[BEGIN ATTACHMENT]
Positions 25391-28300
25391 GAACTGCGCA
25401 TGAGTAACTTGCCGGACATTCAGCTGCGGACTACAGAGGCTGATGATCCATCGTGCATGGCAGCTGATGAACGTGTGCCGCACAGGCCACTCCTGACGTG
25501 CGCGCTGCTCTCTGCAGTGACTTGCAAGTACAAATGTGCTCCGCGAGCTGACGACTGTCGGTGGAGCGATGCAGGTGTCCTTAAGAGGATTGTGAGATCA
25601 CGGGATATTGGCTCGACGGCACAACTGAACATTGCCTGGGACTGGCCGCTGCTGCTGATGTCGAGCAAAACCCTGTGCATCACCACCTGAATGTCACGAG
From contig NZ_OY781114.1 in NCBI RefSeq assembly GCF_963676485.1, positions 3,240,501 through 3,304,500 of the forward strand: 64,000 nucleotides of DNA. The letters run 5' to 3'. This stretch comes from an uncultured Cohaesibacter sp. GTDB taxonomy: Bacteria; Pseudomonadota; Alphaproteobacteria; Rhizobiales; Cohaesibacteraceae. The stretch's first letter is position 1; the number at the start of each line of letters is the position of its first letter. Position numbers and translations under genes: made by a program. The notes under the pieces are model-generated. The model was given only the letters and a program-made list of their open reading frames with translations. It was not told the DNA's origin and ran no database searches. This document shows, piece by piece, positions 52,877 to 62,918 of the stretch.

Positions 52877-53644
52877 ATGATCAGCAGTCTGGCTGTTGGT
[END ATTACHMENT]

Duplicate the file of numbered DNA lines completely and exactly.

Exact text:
Positions 25391-28300
25391 GAACTGCGCA
25401 TGAGTAACTTGCCGGACATTCAGCTGCGGACTACAGAGGCTGATGATCCATCGTGCATGGCAGCTGATGAACGTGTGCCGCACAGGCCACTCCTGACGTG
25501 CGCGCTGCTCTCTGCAGTGACTTGCAAGTACAAATGTGCTCCGCGAGCTGACGACTGTCGGTGGAGCGATGCAGGTGTCCTTAAGAGGATTGTGAGATCA
25601 CGGGATATTGGCTCGACGGCACAACTGAACATTGCCTGGGACTGGCCGCTGCTGCTGATGTCGAGCAAAACCCTGTGCATCACCACCTGAATGTCACGAG
From contig NZ_OY781114.1 in NCBI RefSeq assembly GCF_963676485.1, positions 3,240,501 through 3,304,500 of the forward strand: 64,000 nucleotides of DNA. The letters run 5' to 3'. This stretch comes from an uncultured Cohaesibacter sp. GTDB taxonomy: Bacteria; Pseudomonadota; Alphaproteobacteria; Rhizobiales; Cohaesibacteraceae. The stretch's first letter is position 1; the number at the start of each line of letters is the position of its first letter. Position numbers and translations under genes: made by a program. The notes under the pieces are model-generated. The model was given only the letters and a program-made list of their open reading frames with translations. It was not told the DNA's origin and ran no database searches. This document shows, piece by piece, positions 52,877 to 62,918 of the stretch.

Positions 52877-53644
52877 ATGATCAGCAGTCTGGCTGTTGGT